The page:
President’s Blog – 04/10/2017 – No Place to Hide?

No Place to Hide?

As I write this blog, Police Scotland (and partners) are mid-way through a major live play exercise to test plans and practise the necessary response to a terrorist incident. Superintendents and Chief Superintendents are performing key roles as critical incident decision makers and operational leaders. Allied to this exercise is the ongoing national public information campaign with the key message of ‘Run, Hide, Tell’.

Meanwhile, in Las Vegas in the United States, we have just witnessed another mass shooting with 58 lives lost and over 500 people injured at the hands of a lone gun man armed with a multitude of weapons and a stockpile of ammunition.  The media reporting shows people running and hiding and trying to tell the emergency services.  The media reporting also shows Police Officers and other brave individuals running into the danger zone, standing up in the face of live-fire and directing innocent people to safety.  For Police Officers, there is no place to hide.

Also over the past few days we have observed terrible scenes of tension, unrest and violence as the people of Catalonia pursue their ambition for independence.  Most significantly the people did not revolt or instigate a coup d’etat, they were following a recognised model of democracy and were trying to hold a vote.  As a consequence of the Spanish Government declaring the independence vote to be unlawful, the national Police force was mobilised to intervene.  Unfortunately, the tactics employed and the behaviour of the Police appears to have been nothing short of brutal.  Again, in situations like this, through the power of digital media and citizen reporting, for the Police Officers there is no place to hide.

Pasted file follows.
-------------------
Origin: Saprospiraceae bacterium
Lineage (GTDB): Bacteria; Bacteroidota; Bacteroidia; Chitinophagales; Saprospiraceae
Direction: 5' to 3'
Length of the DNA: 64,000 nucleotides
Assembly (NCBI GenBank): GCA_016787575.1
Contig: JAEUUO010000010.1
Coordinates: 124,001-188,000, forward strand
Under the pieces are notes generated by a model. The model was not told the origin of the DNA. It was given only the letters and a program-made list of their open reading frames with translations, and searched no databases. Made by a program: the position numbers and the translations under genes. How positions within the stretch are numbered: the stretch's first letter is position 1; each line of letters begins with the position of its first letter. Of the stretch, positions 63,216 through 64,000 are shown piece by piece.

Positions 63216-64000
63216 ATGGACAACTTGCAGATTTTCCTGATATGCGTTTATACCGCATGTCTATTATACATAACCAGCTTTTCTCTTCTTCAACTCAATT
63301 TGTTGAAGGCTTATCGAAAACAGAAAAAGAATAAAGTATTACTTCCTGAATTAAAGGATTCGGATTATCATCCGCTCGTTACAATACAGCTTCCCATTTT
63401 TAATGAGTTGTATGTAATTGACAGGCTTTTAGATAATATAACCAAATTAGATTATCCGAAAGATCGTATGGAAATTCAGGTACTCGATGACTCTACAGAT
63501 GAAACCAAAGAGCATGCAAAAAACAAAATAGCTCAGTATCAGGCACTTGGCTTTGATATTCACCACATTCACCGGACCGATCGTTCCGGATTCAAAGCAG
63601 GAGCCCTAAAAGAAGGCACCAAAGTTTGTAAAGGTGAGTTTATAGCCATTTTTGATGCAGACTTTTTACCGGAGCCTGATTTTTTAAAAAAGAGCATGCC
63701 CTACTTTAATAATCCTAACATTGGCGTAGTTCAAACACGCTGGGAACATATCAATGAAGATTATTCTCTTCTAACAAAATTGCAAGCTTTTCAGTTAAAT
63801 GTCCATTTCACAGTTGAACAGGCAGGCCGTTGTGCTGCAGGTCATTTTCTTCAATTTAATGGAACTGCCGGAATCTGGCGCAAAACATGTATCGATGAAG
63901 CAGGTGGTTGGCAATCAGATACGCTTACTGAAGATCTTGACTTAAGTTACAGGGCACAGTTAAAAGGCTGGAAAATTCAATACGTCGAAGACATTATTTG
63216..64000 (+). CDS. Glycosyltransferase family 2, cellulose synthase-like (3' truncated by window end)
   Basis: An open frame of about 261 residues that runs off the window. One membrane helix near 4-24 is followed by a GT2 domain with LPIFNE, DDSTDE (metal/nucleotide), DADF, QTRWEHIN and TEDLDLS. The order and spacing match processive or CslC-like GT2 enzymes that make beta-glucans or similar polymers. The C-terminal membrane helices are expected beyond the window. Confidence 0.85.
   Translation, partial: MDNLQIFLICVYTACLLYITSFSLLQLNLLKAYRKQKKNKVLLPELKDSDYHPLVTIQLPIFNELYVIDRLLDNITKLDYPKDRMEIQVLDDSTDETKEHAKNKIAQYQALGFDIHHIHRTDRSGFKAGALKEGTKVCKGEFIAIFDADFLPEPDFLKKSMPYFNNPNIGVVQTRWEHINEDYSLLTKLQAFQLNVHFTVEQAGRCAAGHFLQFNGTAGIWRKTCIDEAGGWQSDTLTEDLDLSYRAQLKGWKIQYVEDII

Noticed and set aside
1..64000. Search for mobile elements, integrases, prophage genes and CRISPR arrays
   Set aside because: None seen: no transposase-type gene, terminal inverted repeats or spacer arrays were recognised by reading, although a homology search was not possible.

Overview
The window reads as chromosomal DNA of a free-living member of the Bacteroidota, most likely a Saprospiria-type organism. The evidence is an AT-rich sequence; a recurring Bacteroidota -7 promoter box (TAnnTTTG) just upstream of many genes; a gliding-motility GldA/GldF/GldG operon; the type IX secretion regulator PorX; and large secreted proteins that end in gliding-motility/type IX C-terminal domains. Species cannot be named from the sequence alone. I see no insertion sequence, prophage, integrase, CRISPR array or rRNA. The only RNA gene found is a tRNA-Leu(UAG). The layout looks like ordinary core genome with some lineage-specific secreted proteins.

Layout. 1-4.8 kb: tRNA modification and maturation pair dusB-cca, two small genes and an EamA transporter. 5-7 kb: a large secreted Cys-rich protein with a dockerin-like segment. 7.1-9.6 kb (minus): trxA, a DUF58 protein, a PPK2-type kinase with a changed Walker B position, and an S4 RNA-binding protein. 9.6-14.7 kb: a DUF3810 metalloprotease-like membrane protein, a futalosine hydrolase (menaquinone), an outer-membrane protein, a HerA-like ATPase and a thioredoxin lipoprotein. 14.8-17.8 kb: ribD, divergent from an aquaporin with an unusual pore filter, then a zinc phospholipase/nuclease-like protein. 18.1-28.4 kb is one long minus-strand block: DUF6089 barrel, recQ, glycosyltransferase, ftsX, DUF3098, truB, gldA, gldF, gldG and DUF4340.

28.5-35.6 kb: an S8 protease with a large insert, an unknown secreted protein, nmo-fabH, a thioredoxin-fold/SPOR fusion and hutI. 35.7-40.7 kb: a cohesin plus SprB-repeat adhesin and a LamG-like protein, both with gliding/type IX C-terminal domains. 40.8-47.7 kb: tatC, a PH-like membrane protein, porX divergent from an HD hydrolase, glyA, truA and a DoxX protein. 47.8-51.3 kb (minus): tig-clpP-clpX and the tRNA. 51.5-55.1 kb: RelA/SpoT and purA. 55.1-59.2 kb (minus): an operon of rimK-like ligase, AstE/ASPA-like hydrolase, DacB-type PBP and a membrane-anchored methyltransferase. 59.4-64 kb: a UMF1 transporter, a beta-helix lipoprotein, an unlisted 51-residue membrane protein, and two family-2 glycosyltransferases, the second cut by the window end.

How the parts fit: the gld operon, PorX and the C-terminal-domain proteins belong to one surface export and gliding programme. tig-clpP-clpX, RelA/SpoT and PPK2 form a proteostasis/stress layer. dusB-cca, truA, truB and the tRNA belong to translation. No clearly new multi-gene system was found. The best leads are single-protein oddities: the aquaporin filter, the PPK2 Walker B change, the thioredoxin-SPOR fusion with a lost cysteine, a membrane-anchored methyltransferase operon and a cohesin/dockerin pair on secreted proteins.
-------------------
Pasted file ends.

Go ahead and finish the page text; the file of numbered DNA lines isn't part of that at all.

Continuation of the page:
In this short blog, it is not feasible or perhaps appropriate to make properly informed comment about the firearms laws in America or the socio-political issues in Spain/Catalonia.  Bearing in mind that in Scotland we too have had similar tragic circumstances at Dunblane and during the miners’ strikes we need to avoid being judgmental and be thankful (and hopeful) that we have learned from our past experiences.

My main reflection on all this is articulated in the title of the blog.  For Police Officers, there is no place to hide.  When the bullets are flying (physically and metaphorically) there is no place to hide.  We step into situations, we make decisions, we take action, we try to protect people and save life.  Or when there is political and civil unrest there is no place to hide.  Inevitably we are there in the middle, we are there to keep the peace and to uphold human rights and we must do so with visible integrity and unequivocal impartiality.  Our actions will always be scrutinised and rightly there is no place to hide.

Policing in the 21st century is challenging, complex and intensely scrutinised, not least by ‘word of mouse’ on the ‘interweb’.  As individuals, and as a service, when we deliver and behave according to our values of integrity, fairness and respect then we have nothing to hide.  Thankfully we have men and women who continue to step up to the leadership challenge particularly at superintendent level and do not hide.  Crucially we have a Police service composed of men and women who proactively put themselves in harms’ way to help others and do not hide.

For all Police Officers there is absolutely no place to hide…..but that is a good thing in my humble opinion.

 

Ivor Marshall

Chief Superintendent

President

Association of Scottish Police Superintendents